Keep in mind that block builders can specialize in certain areas. Some may be more compatible with your strategy than others. While all builders are incentivized to include your bundles in their blocks due to competition, some may prioritize specific strategies over others, regardless of potential profits. Additionally, certain bundles may be censored by builders due to local regulations or corporate strategies. Given these variables, it's advisable to experiment with several reputable builders to determine which ones best suit your needs.

Learn more about the trust assumptions of the Flashbots Auction.


Relays play a pivotal role as illustrated in the preceding architecture diagram. Their main responsibility is to securely store blocks received from builders and subsequently make them accessible to validators.

Relay Flow

The relay selects the most profitable block from the builders it is connected to and holds it in escrow for the validator.

In the mev-boost system, validators select the most profitable block from a variety of relays. Each relay maintains the privacy of a block's contents until the validator commits to proposing it for inclusion in the network.

Specifically, relays do the following:

  • Receive new blocks from builders
  • Send the header of the most profitable block to a validator upon request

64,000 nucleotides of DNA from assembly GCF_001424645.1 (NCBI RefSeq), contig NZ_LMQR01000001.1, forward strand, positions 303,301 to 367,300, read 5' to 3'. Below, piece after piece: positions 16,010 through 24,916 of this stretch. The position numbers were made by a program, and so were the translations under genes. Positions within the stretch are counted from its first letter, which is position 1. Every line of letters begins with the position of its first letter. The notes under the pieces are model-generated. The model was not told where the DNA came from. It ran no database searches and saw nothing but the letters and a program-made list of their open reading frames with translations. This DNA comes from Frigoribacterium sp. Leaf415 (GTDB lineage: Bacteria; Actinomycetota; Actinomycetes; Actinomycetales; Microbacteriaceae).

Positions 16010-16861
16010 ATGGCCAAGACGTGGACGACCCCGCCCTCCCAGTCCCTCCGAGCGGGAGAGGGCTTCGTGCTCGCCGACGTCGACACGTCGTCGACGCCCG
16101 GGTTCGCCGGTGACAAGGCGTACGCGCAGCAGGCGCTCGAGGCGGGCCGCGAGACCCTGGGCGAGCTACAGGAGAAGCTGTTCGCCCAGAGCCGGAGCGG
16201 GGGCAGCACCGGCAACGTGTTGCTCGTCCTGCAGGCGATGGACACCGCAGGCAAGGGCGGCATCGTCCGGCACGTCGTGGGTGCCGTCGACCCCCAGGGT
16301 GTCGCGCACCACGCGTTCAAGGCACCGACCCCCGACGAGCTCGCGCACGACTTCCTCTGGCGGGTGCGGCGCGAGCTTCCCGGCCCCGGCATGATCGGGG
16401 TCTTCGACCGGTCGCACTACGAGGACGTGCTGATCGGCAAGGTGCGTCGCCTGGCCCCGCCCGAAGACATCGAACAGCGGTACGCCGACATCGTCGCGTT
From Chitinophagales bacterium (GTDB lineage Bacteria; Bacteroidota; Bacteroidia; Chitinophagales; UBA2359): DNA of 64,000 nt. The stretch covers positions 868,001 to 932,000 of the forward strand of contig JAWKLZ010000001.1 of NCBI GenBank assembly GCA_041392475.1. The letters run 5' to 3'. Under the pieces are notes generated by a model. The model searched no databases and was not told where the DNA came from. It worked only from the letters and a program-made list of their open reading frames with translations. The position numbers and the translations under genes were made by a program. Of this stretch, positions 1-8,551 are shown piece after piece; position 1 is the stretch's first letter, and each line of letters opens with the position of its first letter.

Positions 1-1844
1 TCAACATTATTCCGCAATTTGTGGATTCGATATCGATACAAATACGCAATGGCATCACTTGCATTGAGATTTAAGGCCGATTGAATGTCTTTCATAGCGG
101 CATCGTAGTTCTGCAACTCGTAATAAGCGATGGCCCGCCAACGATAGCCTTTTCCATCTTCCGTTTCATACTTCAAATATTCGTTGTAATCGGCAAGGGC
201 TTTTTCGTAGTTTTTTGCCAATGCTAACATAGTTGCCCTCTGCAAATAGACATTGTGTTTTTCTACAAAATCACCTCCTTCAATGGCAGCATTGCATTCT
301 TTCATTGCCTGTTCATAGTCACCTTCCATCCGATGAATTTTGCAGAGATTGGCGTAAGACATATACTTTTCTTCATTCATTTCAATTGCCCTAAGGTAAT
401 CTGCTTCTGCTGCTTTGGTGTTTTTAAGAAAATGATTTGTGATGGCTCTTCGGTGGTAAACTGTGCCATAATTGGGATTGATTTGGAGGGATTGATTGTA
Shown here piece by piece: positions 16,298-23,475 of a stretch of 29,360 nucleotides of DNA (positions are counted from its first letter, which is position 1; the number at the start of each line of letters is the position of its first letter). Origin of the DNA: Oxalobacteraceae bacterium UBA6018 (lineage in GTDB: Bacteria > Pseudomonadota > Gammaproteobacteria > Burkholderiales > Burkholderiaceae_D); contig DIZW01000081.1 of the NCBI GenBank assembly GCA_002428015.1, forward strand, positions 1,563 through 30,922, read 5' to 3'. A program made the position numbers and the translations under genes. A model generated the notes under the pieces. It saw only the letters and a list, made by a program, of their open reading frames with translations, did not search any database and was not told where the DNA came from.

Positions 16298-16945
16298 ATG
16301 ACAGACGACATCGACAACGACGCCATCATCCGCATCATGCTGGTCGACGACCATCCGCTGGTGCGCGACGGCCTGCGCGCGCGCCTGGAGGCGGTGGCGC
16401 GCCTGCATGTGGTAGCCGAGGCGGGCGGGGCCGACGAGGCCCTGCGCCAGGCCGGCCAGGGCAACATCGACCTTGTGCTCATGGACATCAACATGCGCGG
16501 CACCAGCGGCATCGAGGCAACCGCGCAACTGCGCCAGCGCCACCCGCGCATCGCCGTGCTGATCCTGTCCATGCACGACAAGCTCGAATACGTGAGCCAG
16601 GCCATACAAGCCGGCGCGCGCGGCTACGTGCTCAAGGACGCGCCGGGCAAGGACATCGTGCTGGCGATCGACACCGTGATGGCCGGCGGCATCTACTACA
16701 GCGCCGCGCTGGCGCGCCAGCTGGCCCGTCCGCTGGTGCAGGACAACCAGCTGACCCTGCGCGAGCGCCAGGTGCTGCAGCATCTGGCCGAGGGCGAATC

• The validator secures their commitment to propose the full block by signing this header
  • Send the full block to the validator after receiving the block header signed by the validator
  • Execute all of these tasks swiftly and reliably to ensure validators meet proposal deadlines

For a deeper explanation of mev-boost and relays, Check out @thegostep's post.

For more information about how bundles are sent post-merge, see this forum post.

Learn more about the trust assumptions of the Flashbots Auction.


In Proof of Stake (PoS) Ethereum, validators, also known as "proposers", have the crucial role of proposing new blocks to the network and appending these blocks to the blockchain. For a comprehensive understanding of validators, refer to the Ethereum documentation.

Validator Flow

Validator uses mev-boost to choose the most profitable block to propose from multiple relays.

By incorporating MEV-generating transactions into their blocks, builders can increase the profitability of these blocks. Validators, in turn, can enhance their earnings by selecting these more profitable blocks via mev-boost. For a deeper understanding of mev-boost, visit

Learn more about the trust assumptions of the Flashbots Auction.

Trust Assumptions

The current iteration of Flashbots Auction has certain technical constraints that prevent it from operating in a completely trustless manner. Specifically, the network has yet to achieve complete privacy and permissionlessness, both of which are crucial for full decentralization.

Looking ahead, the Flashbots Auction roadmap is designed to replace these trust-based elements with cryptographic and cryptoeconomic guarantees that ensure total privacy. We encourage privacy researchers and other interested parties to review our proposed architecture and contribute to the development of a more robust and decentralized system.